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What a Find! Oregon Wine Country

Photo Courtesy of Touring & Tasting
Blessed with one of the most diverse climates in the world, Oregon is a fascinating place to grow wine. It’s also a fascinating place to visit. From the Willamette Valley and Columbia Gorge in the north, to the Umpqua, Rogue, and Applegate Valleys in the south, the hills and valleys hold a splendid variety of aromas and flavors. In fact, it’s not unusual to find a single winery with two or three Pinot Noirs that grew nearly side-by-side, and were crafted and bottled by the same winemaker in the same year, and yet have completely different flavor profiles.

Oregon wines are seeing a significant increase in out-of-state distribution and it has become easier to find them nationwide. But to really appreciate their sense of place, you must visit the source.

Flora, Fauna, and Farms

The words 'great' and 'outdoors' probably discovered each other in Oregon. Here, wine country is intertwined with natural beauty, both wild and tamed. Get ready to discover flora, fauna, and farms that invite you to tour, pick, and participate in fun, adventurous ways.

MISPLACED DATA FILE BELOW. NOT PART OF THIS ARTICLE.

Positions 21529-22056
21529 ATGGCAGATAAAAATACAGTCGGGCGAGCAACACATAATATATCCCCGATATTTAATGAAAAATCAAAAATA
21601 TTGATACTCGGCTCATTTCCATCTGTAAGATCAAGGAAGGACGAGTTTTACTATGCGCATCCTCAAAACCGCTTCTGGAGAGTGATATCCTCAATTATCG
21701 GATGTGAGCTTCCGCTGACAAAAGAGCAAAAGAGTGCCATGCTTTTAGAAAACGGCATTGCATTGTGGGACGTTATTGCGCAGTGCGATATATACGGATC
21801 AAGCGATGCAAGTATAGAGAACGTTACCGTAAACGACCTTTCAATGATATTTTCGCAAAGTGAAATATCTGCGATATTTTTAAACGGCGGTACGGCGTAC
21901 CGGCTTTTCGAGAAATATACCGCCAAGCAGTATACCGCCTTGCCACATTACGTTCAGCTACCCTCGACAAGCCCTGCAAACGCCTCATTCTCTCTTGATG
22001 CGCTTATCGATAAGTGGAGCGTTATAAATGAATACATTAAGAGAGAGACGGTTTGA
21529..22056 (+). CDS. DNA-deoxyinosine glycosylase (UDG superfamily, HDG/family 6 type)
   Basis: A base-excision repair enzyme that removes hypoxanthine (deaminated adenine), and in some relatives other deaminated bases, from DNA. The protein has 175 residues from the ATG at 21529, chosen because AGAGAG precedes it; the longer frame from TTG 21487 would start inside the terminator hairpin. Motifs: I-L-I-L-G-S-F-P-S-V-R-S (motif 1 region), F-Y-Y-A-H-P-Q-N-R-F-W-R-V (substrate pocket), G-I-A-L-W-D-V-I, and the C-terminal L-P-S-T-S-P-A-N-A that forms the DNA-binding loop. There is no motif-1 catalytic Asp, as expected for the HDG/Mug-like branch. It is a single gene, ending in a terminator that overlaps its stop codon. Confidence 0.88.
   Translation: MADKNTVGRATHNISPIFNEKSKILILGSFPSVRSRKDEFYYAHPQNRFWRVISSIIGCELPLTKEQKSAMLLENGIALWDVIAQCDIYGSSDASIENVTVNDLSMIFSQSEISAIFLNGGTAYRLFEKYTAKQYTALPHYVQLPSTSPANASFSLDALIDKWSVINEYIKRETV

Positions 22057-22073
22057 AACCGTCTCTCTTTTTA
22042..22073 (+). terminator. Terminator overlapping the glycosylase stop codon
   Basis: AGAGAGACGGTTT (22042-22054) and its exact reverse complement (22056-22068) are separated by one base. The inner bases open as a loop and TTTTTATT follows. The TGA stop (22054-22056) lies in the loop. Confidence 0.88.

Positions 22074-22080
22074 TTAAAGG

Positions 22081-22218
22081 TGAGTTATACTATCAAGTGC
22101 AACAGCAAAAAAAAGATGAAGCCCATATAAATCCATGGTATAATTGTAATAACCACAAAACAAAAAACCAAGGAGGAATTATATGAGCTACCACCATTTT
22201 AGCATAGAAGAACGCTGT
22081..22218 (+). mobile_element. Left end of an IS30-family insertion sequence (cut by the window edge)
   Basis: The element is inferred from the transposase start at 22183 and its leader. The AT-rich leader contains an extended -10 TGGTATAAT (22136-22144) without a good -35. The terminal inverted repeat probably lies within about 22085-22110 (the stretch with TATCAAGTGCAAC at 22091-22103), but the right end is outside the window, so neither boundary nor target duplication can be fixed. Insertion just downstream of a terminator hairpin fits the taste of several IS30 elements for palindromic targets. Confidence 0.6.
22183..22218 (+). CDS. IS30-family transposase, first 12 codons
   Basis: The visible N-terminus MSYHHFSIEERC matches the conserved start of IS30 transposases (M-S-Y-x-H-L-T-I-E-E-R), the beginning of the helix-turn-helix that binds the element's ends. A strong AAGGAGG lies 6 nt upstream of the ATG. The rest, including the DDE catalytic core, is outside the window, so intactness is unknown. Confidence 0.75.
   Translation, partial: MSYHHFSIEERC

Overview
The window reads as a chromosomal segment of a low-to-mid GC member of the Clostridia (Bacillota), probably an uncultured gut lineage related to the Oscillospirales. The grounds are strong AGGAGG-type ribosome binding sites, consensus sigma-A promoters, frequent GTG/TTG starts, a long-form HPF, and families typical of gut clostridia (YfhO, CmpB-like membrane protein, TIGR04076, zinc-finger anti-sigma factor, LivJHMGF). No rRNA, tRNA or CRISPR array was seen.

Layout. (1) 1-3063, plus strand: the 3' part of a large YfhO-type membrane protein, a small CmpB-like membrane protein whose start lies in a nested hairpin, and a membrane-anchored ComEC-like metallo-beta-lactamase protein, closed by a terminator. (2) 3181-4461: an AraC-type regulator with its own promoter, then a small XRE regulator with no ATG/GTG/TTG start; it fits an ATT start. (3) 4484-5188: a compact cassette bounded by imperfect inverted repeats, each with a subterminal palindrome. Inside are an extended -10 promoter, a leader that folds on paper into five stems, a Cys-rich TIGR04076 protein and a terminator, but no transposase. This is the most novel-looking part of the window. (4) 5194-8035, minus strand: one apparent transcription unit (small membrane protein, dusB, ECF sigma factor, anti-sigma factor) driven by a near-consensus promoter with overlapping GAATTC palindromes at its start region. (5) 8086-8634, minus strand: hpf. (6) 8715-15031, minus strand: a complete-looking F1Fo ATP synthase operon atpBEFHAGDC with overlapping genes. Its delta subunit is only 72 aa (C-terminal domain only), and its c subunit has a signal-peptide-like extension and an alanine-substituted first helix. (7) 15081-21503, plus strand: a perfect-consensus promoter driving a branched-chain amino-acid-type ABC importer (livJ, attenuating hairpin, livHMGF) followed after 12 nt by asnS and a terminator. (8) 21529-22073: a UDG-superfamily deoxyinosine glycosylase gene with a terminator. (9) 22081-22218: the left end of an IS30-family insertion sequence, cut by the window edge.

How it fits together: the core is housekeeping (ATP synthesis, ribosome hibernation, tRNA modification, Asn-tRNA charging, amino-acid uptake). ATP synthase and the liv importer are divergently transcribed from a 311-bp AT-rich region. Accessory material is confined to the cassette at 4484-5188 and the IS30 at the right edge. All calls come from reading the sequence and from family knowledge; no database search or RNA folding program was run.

Take your hiking shoes to Left Coast Cellars (Rickreall) and enjoy its nine-mile trail through wildflowers, followed by a sandwich paired with Pinot Noir in the café. The Oregon Garden Resort (Silverton) gives guests an ideal proximity to this 80-acre botanical sanctuary with waterfalls, ponds, and 20 specialty gardens, including a pet-friendly garden and a children’s garden with an in-ground Hobbit House.



In mid-summer, lavender is abloom across Oregon wine country. King Estate (Eugene) grows more than an acre of organic lavender along the main driveway and in front of its visitor center. Along the Hood River County Fruit Loop wine trail, visit Cathedral Ridge Winery (Hood River), and sample lavender shortbread at Hood River Lavender. In the fall, Flower Farmer and Phoenix & Holly Railroad (Canby) offers a range of activities for families, including a miniature railroad which transports you through fields of fall flowers and pumpkins. For a garden experience from spring to late fall, step into the gardens that surround the tasting room of Argyle Winery (Dundee) or visit Henry Estate Winery (Umpqua) where you can enjoy a picnic in the lovely Memory Garden. Wildlife plays an important role in Oregon’s vineyards and beyond. Folin Cellars (Rogue Valley) encourages guests to explore the grounds where they’re likely to see deer and other wildlife. Troon Vineyard (Grants Pass) sponsors an annual four-day Farm to Fork Wild & Scenic rafting trip each summer on the exciting Rogue River where osprey and bald eagles are easy finds.

Oregon wine country boasts a multitude of incredible views. Bring your camera along to capture the mountains, hills, and valleys. Don’t miss WillaKenzie Estate (Yamhill), Utopia Vineyard (Newberg), Winderlea Vineyard & Winery and Black Walnut Inn (Dundee), Willamette Valley Vineyards (Salem), and Youngberg Hill (McMinnville).

Art, Fun, and Food